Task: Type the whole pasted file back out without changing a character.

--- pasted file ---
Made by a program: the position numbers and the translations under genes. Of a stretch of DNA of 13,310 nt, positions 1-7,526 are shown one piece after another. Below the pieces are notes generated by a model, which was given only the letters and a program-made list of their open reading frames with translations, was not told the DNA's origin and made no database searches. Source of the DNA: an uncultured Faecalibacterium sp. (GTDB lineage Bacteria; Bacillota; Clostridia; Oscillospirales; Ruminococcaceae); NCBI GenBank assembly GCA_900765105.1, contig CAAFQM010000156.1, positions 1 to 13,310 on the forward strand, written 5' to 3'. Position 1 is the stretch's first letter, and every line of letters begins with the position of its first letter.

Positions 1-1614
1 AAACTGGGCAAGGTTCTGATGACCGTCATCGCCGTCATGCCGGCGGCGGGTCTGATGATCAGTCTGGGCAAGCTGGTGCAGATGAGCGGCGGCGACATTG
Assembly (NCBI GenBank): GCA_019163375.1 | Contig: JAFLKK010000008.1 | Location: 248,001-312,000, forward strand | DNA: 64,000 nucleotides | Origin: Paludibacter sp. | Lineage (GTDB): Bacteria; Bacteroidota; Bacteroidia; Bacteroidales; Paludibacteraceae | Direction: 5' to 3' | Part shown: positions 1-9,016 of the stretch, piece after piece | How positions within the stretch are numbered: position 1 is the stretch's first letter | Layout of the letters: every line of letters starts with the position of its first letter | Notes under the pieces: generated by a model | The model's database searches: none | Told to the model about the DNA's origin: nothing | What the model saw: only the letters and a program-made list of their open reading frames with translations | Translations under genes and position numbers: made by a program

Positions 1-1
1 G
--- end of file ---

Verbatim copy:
Made by a program: the position numbers and the translations under genes. Of a stretch of DNA of 13,310 nt, positions 1-7,526 are shown one piece after another. Below the pieces are notes generated by a model, which was given only the letters and a program-made list of their open reading frames with translations, was not told the DNA's origin and made no database searches. Source of the DNA: an uncultured Faecalibacterium sp. (GTDB lineage Bacteria; Bacillota; Clostridia; Oscillospirales; Ruminococcaceae); NCBI GenBank assembly GCA_900765105.1, contig CAAFQM010000156.1, positions 1 to 13,310 on the forward strand, written 5' to 3'. Position 1 is the stretch's first letter, and every line of letters begins with the position of its first letter.

Positions 1-1614
1 AAACTGGGCAAGGTTCTGATGACCGTCATCGCCGTCATGCCGGCGGCGGGTCTGATGATCAGTCTGGGCAAGCTGGTGCAGATGAGCGGCGGCGACATTG
Assembly (NCBI GenBank): GCA_019163375.1 | Contig: JAFLKK010000008.1 | Location: 248,001-312,000, forward strand | DNA: 64,000 nucleotides | Origin: Paludibacter sp. | Lineage (GTDB): Bacteria; Bacteroidota; Bacteroidia; Bacteroidales; Paludibacteraceae | Direction: 5' to 3' | Part shown: positions 1-9,016 of the stretch, piece after piece | How positions within the stretch are numbered: position 1 is the stretch's first letter | Layout of the letters: every line of letters starts with the position of its first letter | Notes under the pieces: generated by a model | The model's database searches: none | Told to the model about the DNA's origin: nothing | What the model saw: only the letters and a program-made list of their open reading frames with translations | Translations under genes and position numbers: made by a program

Positions 1-1
1 G